I had set the alarm for 5 a.m. I woke up before that. I always beat the clock when I have something special planned.
I was going to run in the Nationwide Children’s Hospital Columbus Marathon on Sunday, Oct. 21. The event includes a half marathon (13.1 miles). That’s the race I was doing. It was not only my first half marathon; it was my first race.
I’d been running, purely for exercise, for many years. I had never entered any events and ran anywhere from two to five miles at a time.
My daughter Liz had encouraged me last spring to sign up for the Columbus event. She had taken part in it the two previous years.
Liz’s involvement began in 2016 after some friends’ tragic loss. Ben and Tricia (Echemann) Randolph’s daughter Amelia Bea died after an accidental fall. Amelia had been taken to Nationwide Children’s for treatment. Born Sept. 22, 2014, Amelia died June 30, 2016.
To honor and remember Amelia, Ben and Tricia got involved in the race, which raises money for the hospital. Their friends and family did, too, either by running or walking in the event or by cheering on the sidelines.
Liz had registered to take part this year, but ended up not having time to train. Tim Spangler, my son-in-law, stepped up to run in her place. He joked that according to the registration data linked to the computer chip on his race bib, he was a 31-year-old female.
I began training for the half marathon last spring and continued throughout the summer. Using a training program I found online, I increased my mileage over the weeks and months that followed.
It’s amazing what a 67-year-old body can do, even in the heat and humidity of an Ohio summer. I ran 11 miles once during the late stages of training. I figured if I got that far, I could tough out another couple of miles to complete the half marathon.
My mile times were pitiful, however. It was taking me an average of 15 minutes per mile to run/walk longer distances. I feared I’d be the last person to cross the finish line in Columbus.
Hot weather wasn’t a concern when Tim and I arrived at the starting area before dawn Sunday. The temperature was in the 30s and wouldn’t rise out of the 40s throughout the race.
We got some relief from the cold when we entered a crowd of runners waiting for the starting gun. It’s amazing how much body heat thousands of people can generate.
According to an online report in Columbus Business First, more than 15,000 participants ran the full and half marathons. They were from 46 states and 16 countries. About 100,000 onlookers lined the course to cheer on the runners and walkers.
A check of the race results found 29 people from Sidney ran in either the half marathon or marathon. I suspect a number of other residents from Shelby County also took part.
Participants raised more than $1.3 million for the hospital, bringing the total raised to more $8 million since the partnership began seven years ago, according to the news report.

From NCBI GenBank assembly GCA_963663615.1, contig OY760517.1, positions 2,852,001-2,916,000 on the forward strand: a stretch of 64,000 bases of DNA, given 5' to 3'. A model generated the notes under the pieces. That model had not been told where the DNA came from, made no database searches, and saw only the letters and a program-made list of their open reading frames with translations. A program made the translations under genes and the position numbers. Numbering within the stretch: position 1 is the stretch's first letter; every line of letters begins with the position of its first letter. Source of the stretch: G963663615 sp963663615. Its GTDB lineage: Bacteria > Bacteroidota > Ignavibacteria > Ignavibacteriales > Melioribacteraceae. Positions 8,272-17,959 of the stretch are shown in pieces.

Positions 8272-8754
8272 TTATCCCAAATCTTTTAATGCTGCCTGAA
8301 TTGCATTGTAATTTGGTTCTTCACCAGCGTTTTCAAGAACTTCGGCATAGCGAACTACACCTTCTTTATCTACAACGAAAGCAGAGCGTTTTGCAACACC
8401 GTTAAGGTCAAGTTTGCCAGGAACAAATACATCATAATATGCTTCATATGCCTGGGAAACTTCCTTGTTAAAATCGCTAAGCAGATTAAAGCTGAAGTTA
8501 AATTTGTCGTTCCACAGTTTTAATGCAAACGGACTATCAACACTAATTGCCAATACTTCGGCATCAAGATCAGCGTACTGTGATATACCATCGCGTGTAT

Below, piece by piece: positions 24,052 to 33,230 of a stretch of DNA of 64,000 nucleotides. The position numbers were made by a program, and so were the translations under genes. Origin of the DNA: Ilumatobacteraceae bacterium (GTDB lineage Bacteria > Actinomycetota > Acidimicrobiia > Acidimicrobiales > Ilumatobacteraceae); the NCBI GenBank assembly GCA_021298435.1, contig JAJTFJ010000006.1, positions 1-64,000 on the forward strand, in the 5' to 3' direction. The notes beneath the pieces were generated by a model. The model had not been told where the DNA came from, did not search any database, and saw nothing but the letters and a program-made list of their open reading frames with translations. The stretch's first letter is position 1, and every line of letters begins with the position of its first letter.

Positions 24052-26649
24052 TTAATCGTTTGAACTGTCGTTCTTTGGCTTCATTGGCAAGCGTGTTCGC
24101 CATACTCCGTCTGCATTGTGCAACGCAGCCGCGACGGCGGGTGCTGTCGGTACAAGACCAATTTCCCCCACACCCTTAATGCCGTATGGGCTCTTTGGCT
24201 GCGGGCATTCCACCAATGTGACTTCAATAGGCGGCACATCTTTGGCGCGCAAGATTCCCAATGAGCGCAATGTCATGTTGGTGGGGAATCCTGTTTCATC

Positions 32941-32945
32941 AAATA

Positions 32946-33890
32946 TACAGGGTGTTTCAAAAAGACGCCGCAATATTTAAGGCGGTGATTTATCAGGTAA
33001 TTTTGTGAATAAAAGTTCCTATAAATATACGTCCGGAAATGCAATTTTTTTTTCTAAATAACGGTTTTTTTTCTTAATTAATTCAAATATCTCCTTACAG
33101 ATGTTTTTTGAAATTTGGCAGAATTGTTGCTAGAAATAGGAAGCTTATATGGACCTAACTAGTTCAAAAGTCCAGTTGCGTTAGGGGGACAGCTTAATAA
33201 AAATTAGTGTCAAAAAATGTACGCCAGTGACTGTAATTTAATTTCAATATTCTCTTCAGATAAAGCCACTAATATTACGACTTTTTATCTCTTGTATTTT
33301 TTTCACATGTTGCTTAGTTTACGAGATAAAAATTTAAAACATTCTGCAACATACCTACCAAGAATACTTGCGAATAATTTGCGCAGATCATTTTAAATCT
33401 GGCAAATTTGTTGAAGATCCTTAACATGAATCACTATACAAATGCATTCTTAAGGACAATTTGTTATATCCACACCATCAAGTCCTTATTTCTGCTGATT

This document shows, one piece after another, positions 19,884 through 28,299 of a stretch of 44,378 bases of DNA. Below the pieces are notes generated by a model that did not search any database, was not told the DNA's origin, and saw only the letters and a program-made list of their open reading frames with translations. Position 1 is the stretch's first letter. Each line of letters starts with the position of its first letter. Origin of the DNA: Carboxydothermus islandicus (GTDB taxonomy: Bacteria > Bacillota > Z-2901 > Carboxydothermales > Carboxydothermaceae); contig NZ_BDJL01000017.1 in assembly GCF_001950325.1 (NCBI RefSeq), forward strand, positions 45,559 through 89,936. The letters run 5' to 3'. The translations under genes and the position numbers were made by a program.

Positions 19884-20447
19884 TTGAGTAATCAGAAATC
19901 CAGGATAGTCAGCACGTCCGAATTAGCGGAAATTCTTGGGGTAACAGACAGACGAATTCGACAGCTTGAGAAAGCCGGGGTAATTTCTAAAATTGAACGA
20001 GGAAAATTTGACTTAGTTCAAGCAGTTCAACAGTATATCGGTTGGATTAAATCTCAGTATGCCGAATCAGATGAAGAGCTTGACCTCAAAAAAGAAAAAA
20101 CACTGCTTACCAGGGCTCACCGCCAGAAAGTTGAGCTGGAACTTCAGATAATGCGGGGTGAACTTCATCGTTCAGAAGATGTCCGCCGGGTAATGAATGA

Tim and I wished each other good luck before our corral of runners was released. I knew I wouldn’t see him again until after the race. His mile times were much faster than mine.
Having never run an organized race, I didn’t know what to expect at the start. With all these runners around me, would I run into someone and fall down, or worse yet, trip up another runner? There were no problems, however, as the field quickly spread out.
I clicked on my tracking wristwatch. Early in the race, I was surprised to find I was averaging sub-12-minute miles. I must have been carried along by the excitement
of the event, spurred by my fellow runners, the cheering crowds, and the live music along the route.
Of course, I eventually had to slow my pace. I lost a few minutes when I had to use one of the many portable toilets thoughtfully provided by the race organizers. Many other runners had to, also, as there were lines at most of the toilets.
Around mile 7, my left knee began hurting. I knew it would. It had nagged me in training, usually after only three or four miles. A compression sleeve I wore for the race delayed the problem until a few miles later.
As the race wore on, I slowed to a walk a few times. However, encouragement from onlookers — some holding posters with photos of their children who had benefited from Nationwide Children’s – often spurred me to resume running.
The most emotional part of the course is mile 11, the Angel Mile. That’s where children who have died are remembered. Ben and Tricia’s friends and family were there, as were both my daughters, my wife, and two grandchildren. The grandkids held handmade posters that urged their dad and granddad to keep going.
I was wearing a T-shirt imprinted with “Running for Amelia” on the front and “I’m fast!” on the back, along with Amelia’s name and birth and death dates. The shirt’s graphics also included angel wings.
Despite the T-shirt’s message, I certainly wasn’t fast, but maybe the angel wings helped. Before the race, I predicted I’d average 14 to 15 minutes per mile. My actual average was 13 minutes, 14 seconds.
In the end, though, it wasn’t about me. It was about grieving parents who decided to take their great loss and turn it into something positive. It was about Amelia — a little girl I hardly knew who taught me I could do what once seemed impossible.
The writer is a former reporter with the Sidney Daily News. He retired in 2016 after 37 years with the newspaper.